The world’s most valuable cryptocurrency fell 10% on Monday after falling again over the weekend. Bitcoin prices are now down nearly 20% in the past week. At just under $31,000, bitcoin is more than 50% below its record high near $69,000 late last year and at its lowest level since July 2021.
Other cryptocurrencies, sometimes referred to as altcoins, have also been hit hard. Ethereum, binance, solana and cardano are down about 15% in the past week, while Elon Musk’s beloved Dogecoin is down 10%.
Cryptocurrencies have proven to be just as risky as stocks and subject to the same fears that cause the Dow, S&P 500 and Nasdaq to fall.
“Volatile trading in digital assets was not unusual in previous years,” said Michael Kamerman, CEO of trading platform Skilling. “Cryptocurrency movement is increasing in tandem with tech stocks as investors treat both as risky assets, often relegating to safer corners of the market during bouts of market volatility.”
Kamerman said he remains bullish on Bitcoin in the long-term. More hedge funds and other large institutions are starting to invest in cryptocurrencies, and some global central banks are starting to embrace it as well.
But he added, “Bitcoin is not immune to the risk of global inflation spreading across most other asset classes. So we should expect the downtrend to continue.”
Bitcoin ran into the same problems that drove stocks down
Inflation fears, concerns about large interest rate increases by the Federal Reserve and tension over a possible economic slowdown have rocked Wall Street and sent bond yields higher.
The 10-year Treasury yield is now hovering above 3.1%, having doubled this year. Long-term bond yields are now at their highest level since November 2018.
The rise in yields also helped lift the value of the dollar, which tends to rise along with interest rates. The US dollar index is now trading near its highest level in twenty years. This is bad news for Bitcoin as well, with many crypto proponents pointing to dollar weakness as a bullish sign for cryptocurrencies.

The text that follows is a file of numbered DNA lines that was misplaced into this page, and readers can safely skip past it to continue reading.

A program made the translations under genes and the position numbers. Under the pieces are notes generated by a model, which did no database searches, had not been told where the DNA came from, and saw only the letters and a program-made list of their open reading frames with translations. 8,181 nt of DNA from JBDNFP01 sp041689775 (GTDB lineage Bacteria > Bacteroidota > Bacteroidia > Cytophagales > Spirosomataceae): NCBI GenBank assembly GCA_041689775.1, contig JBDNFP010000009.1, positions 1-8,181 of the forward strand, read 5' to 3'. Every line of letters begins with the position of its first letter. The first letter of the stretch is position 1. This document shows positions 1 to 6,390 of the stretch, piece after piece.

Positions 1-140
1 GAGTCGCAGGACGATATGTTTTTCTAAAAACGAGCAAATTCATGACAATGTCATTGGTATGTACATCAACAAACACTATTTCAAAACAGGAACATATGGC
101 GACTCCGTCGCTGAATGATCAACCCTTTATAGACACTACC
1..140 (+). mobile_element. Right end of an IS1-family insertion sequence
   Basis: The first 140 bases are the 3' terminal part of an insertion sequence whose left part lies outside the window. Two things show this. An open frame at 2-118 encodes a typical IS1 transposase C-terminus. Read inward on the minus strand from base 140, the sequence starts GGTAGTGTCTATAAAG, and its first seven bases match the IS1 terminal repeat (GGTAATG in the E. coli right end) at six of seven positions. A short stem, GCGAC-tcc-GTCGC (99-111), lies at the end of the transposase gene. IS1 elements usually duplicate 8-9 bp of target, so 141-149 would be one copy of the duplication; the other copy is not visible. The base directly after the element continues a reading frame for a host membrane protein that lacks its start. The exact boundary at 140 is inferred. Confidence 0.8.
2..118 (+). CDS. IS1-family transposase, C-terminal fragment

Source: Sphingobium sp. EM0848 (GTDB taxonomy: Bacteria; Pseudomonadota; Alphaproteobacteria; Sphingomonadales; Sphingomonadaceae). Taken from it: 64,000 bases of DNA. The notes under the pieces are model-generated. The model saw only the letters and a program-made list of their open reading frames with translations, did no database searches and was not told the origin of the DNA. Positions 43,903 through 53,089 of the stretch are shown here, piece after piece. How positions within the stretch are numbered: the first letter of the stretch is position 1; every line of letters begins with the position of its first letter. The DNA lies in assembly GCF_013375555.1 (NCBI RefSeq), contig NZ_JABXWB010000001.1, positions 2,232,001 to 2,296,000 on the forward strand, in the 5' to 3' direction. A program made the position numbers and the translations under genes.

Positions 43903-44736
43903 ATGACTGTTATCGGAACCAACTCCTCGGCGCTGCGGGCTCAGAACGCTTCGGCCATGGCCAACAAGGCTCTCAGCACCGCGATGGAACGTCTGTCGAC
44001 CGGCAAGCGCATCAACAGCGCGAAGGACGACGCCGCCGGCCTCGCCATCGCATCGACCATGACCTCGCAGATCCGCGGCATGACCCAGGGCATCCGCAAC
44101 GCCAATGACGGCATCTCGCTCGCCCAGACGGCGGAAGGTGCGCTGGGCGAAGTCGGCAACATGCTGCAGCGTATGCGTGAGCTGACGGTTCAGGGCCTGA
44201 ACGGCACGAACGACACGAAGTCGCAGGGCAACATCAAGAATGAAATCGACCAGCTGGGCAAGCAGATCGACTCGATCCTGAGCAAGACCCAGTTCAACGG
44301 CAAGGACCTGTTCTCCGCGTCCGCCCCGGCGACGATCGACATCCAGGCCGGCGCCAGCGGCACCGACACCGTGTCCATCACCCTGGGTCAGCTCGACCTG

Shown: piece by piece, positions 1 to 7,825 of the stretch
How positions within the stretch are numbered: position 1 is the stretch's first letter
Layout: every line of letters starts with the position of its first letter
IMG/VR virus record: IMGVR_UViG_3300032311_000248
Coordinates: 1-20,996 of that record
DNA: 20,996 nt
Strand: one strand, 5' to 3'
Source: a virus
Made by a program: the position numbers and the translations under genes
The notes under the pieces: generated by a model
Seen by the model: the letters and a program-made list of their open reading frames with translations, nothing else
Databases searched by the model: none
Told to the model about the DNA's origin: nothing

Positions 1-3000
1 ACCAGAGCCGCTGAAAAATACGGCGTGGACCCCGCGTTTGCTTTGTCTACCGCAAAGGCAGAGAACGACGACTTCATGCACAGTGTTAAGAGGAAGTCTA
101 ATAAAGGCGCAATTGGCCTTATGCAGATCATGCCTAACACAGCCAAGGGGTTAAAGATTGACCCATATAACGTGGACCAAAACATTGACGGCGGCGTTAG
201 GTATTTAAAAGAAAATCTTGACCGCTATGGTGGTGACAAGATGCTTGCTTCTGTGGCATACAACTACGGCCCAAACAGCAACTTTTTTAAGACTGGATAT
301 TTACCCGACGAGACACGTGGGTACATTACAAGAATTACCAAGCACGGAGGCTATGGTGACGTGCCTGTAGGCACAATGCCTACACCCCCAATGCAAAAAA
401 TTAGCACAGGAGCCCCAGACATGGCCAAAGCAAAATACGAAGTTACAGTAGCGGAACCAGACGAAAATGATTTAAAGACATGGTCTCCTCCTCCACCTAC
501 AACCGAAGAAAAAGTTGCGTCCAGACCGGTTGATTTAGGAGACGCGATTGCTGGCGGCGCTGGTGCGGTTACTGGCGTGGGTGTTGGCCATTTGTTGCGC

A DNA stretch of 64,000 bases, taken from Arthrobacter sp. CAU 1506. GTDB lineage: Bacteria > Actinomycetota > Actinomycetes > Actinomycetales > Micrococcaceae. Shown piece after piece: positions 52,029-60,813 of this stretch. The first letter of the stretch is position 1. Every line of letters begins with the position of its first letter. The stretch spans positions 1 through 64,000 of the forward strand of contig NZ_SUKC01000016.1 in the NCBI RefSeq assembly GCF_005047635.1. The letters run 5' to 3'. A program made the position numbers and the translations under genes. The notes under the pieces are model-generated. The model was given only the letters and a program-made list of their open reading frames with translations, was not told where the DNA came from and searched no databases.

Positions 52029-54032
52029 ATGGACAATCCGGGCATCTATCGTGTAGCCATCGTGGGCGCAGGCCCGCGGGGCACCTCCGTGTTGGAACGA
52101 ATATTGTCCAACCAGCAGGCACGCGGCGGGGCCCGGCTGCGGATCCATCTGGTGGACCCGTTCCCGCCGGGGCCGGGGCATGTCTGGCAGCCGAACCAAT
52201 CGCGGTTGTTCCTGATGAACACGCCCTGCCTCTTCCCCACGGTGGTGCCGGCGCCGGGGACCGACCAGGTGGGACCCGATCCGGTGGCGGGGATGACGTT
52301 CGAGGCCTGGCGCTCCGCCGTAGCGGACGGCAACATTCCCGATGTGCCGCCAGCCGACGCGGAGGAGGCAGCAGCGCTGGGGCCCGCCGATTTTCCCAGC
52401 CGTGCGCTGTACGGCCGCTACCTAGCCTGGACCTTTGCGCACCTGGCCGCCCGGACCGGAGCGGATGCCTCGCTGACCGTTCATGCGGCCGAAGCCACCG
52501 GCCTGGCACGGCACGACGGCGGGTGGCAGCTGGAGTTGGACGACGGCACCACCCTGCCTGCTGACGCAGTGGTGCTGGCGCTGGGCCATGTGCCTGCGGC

With prices (and the dollar) continuing to rise, some crypto skeptics believe the bitcoin selloff is just beginning. The Federal Reserve is starting to roll back monthly bond purchases and other stimulus which could be bad news for all types of speculative assets.
“The dramatic reversal of Fed liquidity … will lead to the collapse of the pandemic-era bubble in cryptocurrencies, money-losing tech companies and meme stocks,” said Jay Hatfield, chief investment officer at Infrastructure Capital Management and director of the InfraCap Equity Income ETF.
Hatfield said he believes bitcoin could drop to $20,000 by the end of the year.
The cryptocurrency crash is also hurting many stocks with exposure to the industry. Coinbase is down 17% on Monday and down more than 65% this year. Robinhood, which also allows people to buy and sell some cryptocurrencies, fell by more than 45% in 2022.
Many crypto miners, the companies that operate servers that solve the complex mathematical puzzles needed to create new bitcoins and other cryptocurrencies, also plummeted. Blockchain cell (HVBTF)And Digital Holdings Marathon (Mara) And Blockchain riot (riot) They are all down between 50% and 60% this year.
The massive decline in these and other momentum tech stocks is another sign of the rapidly shifting market mood this year. The CNN Business Fear and Greed Index, which measures seven indicators of market sentiment, is in the area of intense fear.
Investors may continue to avoid volatile cryptocurrencies in favor of safe havens, such as dividend-paying blue chips.
Traders are “more reluctant to embrace the additional risks associated with the crypto space,” said Tammy Da Costa, an analyst at DailyFX, in a report.
It added that “the future of individual coins or tokens remains uncertain” and that “high interest rates are likely to jeopardize the short-term profit potential” of Bitcoin, Ethereum and other cryptocurrencies.